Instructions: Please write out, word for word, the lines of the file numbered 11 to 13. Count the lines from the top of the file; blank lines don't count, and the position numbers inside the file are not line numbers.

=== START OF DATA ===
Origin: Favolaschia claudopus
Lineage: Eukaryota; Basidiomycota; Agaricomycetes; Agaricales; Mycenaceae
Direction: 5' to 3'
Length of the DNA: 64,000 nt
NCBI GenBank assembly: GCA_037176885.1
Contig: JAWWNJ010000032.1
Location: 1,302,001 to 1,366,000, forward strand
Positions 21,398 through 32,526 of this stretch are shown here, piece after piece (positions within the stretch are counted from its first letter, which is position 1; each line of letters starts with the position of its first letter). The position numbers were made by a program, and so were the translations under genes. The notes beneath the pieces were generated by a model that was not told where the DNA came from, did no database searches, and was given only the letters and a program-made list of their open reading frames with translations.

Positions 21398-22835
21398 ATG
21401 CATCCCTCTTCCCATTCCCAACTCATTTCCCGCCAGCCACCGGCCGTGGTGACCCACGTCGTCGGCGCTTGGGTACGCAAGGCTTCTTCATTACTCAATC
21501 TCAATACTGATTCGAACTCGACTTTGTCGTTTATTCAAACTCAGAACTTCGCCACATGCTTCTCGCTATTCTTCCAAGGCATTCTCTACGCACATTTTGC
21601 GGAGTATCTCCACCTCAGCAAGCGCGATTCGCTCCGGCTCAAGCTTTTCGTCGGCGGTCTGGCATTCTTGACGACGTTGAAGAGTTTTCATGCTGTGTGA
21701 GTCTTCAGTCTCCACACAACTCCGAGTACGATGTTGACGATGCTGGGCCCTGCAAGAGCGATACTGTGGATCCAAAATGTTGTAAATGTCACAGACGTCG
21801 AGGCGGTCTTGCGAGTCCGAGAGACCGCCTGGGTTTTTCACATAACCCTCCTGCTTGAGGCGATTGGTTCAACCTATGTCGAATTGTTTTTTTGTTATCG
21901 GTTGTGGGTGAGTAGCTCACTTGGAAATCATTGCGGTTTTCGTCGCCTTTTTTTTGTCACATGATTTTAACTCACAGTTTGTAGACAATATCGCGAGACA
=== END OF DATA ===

21401 CATCCCTCTTCCCATTCCCAACTCATTTCCCGCCAGCCACCGGCCGTGGTGACCCACGTCGTCGGCGCTTGGGTACGCAAGGCTTCTTCATTACTCAATC
21501 TCAATACTGATTCGAACTCGACTTTGTCGTTTATTCAAACTCAGAACTTCGCCACATGCTTCTCGCTATTCTTCCAAGGCATTCTCTACGCACATTTTGC
21601 GGAGTATCTCCACCTCAGCAAGCGCGATTCGCTCCGGCTCAAGCTTTTCGTCGGCGGTCTGGCATTCTTGACGACGTTGAAGAGTTTTCATGCTGTGTGA